Have a little too much to drink last night? You aren’t alone. “How to cure a hangover” is one of the most Googled phrases of 2012. Recently, some smart product developers have stepped in and created products to meet that demand. Since this past New Years, the market has been flooded with products that are said to either cure or prevent a hangover.
Is “Blowfish” the ultimate hangover cure? What is “Blowfish”?
Blowfish tablets combine aspirin, caffeine and an antacid into an Alka-Seltzer-like effervescent tablet. A two-tablet dose of Blowfish (which is what the makers recommend for a typical hangover) contains 1,000 milligrams of aspirin and 120 milligrams of caffeine, which are equivalent of two extra strength aspirin and three shots of espresso. Blowfish was developed to fight the most common symptoms of a hangover: headache, fatigue, and upset stomach. Many hangover cure seekers wish to get these cures delivered to the office or other places where discretion is important. Responding to this demand, Blowfish Tablets are packaged in plain manila envelopes.
Is “Blowfish” the ultimate hangover cure? How does it work?
Caffeine, aspirin, and antacids have longed been used to treat hangovers. Caffeine has been clinically shown to react against the chemical compounds of ethanol. Alcohol consumption causes a buildup of acetate, which is what produces a headache the next morning. Caffeine has been shown to reduce the amount of acetate in the system. Caffeine can also fight the fatigue that generally accompanies hangovers.
Aspirin is also a common hangover cure. Alcohol is thought to trigger an inflammatory response – a process blocked by non-steroidal anti-inflammatory drugs like aspirin. The inflammatory response is similar to the body’s defense against flu, and is linked to lethargy.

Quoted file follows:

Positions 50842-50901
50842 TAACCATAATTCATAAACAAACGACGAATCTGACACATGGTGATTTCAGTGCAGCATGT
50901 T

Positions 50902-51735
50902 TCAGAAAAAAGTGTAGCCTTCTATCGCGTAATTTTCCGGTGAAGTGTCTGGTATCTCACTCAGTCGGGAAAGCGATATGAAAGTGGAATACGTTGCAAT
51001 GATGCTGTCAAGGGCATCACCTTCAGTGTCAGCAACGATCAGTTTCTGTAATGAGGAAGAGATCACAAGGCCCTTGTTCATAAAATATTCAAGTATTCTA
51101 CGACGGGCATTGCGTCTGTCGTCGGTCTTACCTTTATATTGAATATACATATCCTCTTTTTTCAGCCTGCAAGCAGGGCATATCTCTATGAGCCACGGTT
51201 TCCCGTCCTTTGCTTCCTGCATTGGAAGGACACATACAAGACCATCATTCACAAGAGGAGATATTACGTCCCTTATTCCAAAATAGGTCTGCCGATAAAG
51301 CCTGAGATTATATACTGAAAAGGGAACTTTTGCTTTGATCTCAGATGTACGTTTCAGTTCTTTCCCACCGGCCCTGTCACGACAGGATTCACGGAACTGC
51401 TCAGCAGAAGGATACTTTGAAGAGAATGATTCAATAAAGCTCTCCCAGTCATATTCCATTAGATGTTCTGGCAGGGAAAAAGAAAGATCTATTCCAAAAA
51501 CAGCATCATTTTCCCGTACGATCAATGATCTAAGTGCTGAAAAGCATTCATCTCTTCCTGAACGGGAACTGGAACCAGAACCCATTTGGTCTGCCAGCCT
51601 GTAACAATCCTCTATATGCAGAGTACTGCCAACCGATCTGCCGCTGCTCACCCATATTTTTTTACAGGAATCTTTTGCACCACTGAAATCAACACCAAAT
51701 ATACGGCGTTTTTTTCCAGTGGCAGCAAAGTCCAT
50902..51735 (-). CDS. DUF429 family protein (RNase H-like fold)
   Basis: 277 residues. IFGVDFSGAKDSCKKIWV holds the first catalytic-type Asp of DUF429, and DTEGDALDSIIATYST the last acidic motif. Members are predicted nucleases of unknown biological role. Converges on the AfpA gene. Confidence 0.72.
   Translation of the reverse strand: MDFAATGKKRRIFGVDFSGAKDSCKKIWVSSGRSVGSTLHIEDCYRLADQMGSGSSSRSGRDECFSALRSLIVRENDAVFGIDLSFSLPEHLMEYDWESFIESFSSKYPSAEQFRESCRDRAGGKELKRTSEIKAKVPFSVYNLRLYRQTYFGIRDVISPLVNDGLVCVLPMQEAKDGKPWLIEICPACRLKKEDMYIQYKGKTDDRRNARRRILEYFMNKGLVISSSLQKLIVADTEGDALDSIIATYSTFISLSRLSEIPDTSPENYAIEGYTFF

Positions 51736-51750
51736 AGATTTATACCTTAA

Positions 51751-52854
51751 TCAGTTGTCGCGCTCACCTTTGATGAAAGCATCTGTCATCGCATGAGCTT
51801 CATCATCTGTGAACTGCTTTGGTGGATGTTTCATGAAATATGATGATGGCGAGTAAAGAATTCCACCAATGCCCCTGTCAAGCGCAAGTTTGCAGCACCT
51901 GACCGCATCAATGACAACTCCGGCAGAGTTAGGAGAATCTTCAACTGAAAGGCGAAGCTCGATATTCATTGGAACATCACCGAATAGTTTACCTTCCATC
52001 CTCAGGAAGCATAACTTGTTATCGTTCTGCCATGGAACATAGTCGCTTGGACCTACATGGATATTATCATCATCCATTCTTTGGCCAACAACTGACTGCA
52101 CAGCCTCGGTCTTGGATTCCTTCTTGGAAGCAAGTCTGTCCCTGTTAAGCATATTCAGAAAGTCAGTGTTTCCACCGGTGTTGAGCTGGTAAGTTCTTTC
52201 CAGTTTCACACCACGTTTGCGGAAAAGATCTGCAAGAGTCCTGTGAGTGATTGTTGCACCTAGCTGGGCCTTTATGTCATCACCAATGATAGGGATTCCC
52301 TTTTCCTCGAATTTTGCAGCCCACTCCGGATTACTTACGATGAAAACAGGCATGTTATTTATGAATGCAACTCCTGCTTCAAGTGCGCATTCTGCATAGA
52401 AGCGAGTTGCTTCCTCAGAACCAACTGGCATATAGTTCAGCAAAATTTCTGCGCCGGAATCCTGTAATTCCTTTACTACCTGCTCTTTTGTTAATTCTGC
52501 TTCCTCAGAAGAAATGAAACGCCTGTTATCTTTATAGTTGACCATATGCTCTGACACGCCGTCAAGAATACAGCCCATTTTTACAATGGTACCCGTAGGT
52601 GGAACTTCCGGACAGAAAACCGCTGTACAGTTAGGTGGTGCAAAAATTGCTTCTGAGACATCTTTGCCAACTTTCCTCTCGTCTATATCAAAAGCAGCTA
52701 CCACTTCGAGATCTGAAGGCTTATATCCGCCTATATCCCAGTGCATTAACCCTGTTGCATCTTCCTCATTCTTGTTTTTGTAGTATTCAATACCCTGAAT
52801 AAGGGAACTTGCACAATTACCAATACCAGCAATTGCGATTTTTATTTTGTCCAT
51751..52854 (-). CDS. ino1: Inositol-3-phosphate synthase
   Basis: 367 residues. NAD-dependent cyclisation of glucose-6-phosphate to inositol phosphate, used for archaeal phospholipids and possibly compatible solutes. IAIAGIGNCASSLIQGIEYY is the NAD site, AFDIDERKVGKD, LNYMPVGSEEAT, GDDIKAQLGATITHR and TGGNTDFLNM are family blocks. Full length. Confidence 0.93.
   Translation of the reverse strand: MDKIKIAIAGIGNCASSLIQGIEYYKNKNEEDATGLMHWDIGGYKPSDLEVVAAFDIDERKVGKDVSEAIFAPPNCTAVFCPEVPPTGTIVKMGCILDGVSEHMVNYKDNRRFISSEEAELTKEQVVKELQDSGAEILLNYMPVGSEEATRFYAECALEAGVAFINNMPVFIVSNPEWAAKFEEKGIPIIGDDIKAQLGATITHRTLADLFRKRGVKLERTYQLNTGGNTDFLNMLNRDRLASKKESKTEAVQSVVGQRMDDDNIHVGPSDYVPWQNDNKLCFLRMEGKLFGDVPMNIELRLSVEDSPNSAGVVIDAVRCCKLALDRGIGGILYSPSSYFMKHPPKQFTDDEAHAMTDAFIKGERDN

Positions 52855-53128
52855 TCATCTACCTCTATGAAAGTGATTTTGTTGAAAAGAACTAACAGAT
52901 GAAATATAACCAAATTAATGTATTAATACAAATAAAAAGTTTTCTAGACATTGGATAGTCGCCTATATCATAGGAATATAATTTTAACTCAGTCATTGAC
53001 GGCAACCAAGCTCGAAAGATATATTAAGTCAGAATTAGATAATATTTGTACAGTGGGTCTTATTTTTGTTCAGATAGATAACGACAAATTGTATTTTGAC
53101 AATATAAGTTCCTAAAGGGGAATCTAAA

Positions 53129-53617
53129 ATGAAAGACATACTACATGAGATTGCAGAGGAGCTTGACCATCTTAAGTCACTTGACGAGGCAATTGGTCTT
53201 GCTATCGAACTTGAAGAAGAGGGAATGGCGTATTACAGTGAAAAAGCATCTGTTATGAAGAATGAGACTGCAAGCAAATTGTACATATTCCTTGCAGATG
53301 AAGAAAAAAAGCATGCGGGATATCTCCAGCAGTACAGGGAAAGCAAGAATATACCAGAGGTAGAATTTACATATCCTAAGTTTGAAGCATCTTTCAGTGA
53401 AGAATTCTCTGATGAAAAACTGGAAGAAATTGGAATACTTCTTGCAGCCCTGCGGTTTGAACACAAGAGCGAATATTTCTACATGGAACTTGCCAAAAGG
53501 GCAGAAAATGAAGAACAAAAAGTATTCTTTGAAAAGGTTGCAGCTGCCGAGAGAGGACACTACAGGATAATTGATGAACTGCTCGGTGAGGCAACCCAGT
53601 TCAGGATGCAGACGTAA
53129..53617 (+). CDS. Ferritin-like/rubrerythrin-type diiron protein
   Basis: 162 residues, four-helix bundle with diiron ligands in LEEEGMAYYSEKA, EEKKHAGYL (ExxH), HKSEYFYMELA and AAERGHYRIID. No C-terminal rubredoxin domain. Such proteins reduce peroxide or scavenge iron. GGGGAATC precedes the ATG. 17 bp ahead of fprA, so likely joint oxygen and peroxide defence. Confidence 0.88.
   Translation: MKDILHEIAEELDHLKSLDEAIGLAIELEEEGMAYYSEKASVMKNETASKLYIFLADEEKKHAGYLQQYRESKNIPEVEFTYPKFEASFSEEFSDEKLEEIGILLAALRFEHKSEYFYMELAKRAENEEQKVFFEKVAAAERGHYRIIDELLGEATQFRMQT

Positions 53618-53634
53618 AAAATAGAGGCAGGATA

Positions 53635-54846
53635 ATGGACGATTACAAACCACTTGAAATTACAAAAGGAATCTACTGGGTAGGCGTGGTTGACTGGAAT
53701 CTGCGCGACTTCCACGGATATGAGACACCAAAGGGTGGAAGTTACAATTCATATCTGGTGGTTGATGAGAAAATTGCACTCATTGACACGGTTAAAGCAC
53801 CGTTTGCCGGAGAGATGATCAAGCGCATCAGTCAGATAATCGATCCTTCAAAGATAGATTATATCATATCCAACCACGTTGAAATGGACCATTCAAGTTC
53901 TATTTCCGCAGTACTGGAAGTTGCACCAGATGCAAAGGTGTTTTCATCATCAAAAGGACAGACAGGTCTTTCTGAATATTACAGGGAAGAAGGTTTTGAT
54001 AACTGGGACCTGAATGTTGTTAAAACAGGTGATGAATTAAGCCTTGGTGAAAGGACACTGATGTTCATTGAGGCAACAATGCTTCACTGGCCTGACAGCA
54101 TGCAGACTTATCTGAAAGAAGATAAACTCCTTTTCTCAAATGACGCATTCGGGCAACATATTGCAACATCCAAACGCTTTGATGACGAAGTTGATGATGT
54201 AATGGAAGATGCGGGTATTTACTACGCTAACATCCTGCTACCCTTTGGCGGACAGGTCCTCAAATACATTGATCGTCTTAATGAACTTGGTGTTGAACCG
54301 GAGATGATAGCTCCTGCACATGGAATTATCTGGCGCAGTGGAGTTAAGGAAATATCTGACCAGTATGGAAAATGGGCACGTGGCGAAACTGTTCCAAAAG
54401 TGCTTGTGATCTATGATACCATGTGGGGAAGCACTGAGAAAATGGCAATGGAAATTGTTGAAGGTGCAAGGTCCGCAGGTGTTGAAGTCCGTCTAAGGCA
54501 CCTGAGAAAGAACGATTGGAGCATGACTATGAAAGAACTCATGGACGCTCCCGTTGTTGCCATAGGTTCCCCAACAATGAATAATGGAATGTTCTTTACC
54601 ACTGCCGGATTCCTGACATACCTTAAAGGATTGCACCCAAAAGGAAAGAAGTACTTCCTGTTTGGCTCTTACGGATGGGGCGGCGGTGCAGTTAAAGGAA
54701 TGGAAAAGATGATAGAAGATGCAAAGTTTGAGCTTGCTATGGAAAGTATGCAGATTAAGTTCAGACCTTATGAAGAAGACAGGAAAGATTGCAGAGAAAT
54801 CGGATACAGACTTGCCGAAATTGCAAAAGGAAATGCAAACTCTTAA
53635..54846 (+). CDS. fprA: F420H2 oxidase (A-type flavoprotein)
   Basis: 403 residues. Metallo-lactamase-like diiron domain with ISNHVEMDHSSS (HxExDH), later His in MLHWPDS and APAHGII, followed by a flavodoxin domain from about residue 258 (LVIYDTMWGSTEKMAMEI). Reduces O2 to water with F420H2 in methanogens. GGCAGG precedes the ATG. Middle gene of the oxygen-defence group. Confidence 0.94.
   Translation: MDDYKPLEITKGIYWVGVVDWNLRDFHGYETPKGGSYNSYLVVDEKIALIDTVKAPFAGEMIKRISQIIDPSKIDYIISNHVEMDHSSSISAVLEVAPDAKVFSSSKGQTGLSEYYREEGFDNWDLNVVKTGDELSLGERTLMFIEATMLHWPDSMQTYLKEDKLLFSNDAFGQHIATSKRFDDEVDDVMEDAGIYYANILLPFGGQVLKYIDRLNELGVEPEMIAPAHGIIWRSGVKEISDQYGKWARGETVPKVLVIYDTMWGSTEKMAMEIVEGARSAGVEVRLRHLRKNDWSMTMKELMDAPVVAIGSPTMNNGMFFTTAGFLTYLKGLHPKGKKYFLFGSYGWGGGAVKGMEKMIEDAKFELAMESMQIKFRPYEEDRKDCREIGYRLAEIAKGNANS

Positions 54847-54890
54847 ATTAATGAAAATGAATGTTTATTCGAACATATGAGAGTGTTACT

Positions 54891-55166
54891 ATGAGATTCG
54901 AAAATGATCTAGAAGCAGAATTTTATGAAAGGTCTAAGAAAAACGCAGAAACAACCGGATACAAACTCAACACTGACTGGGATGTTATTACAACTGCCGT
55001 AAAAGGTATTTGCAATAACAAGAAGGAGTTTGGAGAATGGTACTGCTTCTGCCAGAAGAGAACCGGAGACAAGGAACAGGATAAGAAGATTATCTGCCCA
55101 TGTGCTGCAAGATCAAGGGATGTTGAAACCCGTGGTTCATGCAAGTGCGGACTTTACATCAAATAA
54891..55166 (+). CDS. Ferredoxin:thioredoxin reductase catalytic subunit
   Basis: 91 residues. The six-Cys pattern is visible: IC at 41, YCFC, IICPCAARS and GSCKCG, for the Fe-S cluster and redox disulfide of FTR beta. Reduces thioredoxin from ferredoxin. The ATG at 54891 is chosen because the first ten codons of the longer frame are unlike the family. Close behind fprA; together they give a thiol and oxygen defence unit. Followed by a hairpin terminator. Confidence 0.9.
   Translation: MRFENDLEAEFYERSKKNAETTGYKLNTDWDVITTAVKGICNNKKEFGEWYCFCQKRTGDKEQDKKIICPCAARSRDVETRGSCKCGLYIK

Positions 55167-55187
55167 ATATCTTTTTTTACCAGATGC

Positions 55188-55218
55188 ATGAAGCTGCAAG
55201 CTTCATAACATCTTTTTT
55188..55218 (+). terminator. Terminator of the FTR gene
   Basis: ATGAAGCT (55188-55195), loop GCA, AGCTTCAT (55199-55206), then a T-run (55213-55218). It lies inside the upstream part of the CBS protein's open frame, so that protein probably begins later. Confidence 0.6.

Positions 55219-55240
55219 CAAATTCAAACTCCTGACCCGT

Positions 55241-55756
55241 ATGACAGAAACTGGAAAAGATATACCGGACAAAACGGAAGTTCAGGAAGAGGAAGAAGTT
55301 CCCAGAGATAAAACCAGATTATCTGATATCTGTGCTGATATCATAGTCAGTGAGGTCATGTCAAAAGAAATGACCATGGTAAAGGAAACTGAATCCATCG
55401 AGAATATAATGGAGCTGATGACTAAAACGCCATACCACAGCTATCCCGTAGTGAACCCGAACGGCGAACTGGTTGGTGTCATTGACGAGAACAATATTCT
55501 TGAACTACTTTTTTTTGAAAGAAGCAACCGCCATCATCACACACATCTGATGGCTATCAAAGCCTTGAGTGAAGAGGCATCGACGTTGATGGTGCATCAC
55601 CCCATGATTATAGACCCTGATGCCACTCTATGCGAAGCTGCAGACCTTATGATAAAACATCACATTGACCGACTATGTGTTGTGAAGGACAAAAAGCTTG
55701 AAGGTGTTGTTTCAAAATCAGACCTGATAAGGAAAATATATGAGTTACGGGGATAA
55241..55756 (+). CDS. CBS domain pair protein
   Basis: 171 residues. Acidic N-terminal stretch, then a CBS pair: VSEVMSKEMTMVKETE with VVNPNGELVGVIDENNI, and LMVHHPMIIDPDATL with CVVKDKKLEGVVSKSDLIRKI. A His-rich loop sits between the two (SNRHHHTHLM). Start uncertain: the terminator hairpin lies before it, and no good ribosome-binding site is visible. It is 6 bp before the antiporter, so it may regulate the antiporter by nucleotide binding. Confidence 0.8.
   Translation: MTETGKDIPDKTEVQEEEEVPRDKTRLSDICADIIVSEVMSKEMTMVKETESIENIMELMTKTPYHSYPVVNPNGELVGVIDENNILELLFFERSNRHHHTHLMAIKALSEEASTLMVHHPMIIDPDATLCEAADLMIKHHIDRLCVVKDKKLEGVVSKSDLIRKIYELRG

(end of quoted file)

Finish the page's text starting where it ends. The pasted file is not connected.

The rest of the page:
The chemicals produced by the body to break alcohol down are hard on the stomach. This often causes nausea or sour stomach the morning after. An antacid can help mitigate these effects.
Is “Blowfish” the ultimate hangover cure? Is it effective?
Certainly the combination of aspirin, caffeine and an antacid can help the symptoms of a hangover, but the only real cure for a hangover is time. It’s unclear whether Blowfish, which contains acetylsalicylic acid and citric acid — both of which could diminish some of its stomach-soothing effects — is better than the age-old hangover remedy: aspirin and a cup of coffee.
Unfortunately, science has yet to come up with an “ultimate hangover cure.” The best they can do is to provide some relief by treating the symptoms. There is some action you can take however, to prevent a hangover. These include drinking a lot of water (a full glass for every alcoholic drink). Also, eating a meal before a night of drinking has been shown effective. The food slows the absorption of alcohol into your bloodstream. Finally, you can prevent a hangover by simply not drinking as quickly-no more than one drink an hour. This gives your body the time it needs to fully process the alcohol and prevents the build-up of alcohol metabolites that are responsible for a hangover.